Summit County, area towns begin work on economic recovery plans and community resources |

Summit County, area towns begin work on economic recovery plans and community resources

DILLON — While Brian Bovaird, Summit County’s emergency management director, said people will probably have to wait “for the dust to settle” a little bit before the financial impact of the coronavirus outbreak is completely understood, the county should get a good amount of federal emergency funds to help in recovery.

Bovaird noted that a lot of the county’s expenses would be valid for a reimbursement with a 75% federal, 25% local split. Though there definitely will be some damage to the county’s coffers. 

During a teleconference meeting of the Summit Board of County Commissioners on Tuesday evening, county staff walked the board through the county’s expected losses due to COVID-19 closures.

The county is anticipating losing more than $1.25 million in expected sales tax revenues and fees through the end of April. The Summit Stage bus system, funded through a 0.75% countywide sales tax, will lose out on about $1.3 million in expected revenue.

Despite the losses, the county’s fund balances remain relatively healthy, in part due to cuts in spending for fuel, capital purchases and noncritical projects. The county’s general operating fund has about $33 million banked — including a $5 million emergency reserve and $7.4 million in Strong Future funding, well above the county’s target minimum fund balance of $11 million.

As the county starts to look toward recovery and ways to help residents and businesses financially, the local towns also are looking toward recovery.

The Breckenridge Town Council is discussing a program for COVID-19 relief that would provide grants to help small businesses in town pay rent along with providing additional funds to assist with Family & Intercultural Resource Center operations. The new initiatives could mean $1.5 million in additional financial support, and the council could reach a decision as early as this week.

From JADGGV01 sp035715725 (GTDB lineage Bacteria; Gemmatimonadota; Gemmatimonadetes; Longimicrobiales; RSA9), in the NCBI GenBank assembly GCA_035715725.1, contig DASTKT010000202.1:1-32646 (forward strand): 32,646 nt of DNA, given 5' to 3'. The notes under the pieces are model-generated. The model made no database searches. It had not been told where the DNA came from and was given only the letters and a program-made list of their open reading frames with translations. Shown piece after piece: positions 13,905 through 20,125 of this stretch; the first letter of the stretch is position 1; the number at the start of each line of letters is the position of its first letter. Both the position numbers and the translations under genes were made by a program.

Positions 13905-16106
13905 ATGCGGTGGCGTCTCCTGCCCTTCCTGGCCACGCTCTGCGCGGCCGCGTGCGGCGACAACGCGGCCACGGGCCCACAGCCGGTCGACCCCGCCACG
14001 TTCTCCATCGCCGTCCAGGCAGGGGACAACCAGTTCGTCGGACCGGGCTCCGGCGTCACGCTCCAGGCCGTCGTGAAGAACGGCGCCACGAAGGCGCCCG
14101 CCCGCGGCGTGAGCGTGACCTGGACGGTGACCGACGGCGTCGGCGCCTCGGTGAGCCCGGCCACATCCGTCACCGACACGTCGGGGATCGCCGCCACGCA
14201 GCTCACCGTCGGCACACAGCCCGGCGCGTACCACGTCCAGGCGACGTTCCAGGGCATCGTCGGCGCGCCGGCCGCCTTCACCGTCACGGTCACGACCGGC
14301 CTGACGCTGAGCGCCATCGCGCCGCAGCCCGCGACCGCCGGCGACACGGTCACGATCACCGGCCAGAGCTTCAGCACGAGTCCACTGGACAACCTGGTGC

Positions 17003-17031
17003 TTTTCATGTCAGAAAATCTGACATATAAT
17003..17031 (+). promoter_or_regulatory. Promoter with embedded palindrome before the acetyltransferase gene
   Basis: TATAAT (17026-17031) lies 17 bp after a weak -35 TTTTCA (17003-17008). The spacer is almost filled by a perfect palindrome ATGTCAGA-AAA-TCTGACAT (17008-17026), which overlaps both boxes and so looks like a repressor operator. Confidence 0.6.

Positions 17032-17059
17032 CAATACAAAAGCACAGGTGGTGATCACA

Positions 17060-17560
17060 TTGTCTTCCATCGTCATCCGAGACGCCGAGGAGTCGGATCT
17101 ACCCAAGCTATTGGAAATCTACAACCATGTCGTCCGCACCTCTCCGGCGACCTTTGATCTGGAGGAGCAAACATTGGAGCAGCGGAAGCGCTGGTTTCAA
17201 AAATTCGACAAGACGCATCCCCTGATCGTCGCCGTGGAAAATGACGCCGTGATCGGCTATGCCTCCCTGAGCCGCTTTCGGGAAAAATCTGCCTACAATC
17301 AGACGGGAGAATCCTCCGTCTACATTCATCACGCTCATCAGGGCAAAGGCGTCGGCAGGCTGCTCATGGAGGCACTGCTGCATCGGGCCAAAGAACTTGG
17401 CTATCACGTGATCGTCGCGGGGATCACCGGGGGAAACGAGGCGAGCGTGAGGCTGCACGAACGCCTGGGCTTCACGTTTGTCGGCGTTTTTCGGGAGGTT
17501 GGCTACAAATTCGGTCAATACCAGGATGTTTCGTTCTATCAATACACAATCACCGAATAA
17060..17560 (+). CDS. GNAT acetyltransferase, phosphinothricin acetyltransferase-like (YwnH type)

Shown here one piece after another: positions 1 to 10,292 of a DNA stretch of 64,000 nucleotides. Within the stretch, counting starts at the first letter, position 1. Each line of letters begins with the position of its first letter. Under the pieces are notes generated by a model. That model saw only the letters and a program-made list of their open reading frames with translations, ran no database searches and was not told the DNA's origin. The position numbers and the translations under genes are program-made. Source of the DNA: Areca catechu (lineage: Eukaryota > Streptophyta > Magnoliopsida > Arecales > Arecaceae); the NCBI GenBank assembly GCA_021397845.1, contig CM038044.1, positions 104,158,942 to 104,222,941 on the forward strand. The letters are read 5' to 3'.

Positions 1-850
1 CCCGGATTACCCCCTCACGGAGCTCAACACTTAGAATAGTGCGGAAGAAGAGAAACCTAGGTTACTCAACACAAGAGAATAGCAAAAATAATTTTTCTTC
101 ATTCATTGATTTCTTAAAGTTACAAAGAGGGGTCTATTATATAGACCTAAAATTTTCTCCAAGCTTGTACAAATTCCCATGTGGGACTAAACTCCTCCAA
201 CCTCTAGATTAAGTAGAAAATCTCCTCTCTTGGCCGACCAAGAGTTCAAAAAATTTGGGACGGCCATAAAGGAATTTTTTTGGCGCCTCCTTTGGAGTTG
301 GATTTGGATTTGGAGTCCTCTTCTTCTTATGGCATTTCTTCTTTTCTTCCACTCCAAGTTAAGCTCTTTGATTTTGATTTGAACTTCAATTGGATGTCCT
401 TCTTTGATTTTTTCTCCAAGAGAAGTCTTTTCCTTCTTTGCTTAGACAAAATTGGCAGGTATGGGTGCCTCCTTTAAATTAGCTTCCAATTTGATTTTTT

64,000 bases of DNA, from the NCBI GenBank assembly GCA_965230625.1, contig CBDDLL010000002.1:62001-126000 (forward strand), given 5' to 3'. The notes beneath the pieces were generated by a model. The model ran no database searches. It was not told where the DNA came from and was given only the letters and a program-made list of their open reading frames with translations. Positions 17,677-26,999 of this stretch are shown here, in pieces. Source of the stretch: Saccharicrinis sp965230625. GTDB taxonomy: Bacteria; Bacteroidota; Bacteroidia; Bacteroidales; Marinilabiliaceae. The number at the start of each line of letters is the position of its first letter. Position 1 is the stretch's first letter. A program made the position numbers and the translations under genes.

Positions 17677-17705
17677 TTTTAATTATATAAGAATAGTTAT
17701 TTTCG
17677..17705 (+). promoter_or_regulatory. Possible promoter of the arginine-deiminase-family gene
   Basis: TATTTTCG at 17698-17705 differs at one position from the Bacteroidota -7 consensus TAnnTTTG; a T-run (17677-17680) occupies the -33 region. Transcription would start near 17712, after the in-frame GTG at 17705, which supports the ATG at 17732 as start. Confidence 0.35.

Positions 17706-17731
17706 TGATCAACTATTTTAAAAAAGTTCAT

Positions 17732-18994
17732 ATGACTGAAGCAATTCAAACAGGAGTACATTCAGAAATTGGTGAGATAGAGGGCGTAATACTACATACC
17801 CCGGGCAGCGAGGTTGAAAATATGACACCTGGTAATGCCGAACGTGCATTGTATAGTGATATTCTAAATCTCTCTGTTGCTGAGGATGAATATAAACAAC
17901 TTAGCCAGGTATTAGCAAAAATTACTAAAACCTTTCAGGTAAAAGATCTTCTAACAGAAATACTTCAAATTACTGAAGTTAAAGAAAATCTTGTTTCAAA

The Frisco Town Council is considering similar and additional measures, including offering to allow residents and businesses to defer water utility payments, allowing businesses to defer sales tax payments to the town and providing more funds to area nonprofits.

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Frisco also is spearheading an area Strategic Economic Response Team in partnership with the county government and chamber of commerce. Meetings for the team already have begun, with the goal of becoming a one-stop shop for community members to find out about available financial recovery resources.

“It’s something the town is putting together and staffing,” said Vanessa Agee, Frisco’s director of marketing and communication. “They’re going to come up with a central place for local, state and federal economic resources. But they’re also going to be doing some interpreting of state and federal resources, which can be pretty difficult to wade through, and providing some hands-on assistance with businesses.”

Community members are invited to join the team’s twice weekly meetings by phone Wednesdays and Fridays moving forward. More information can be found at  

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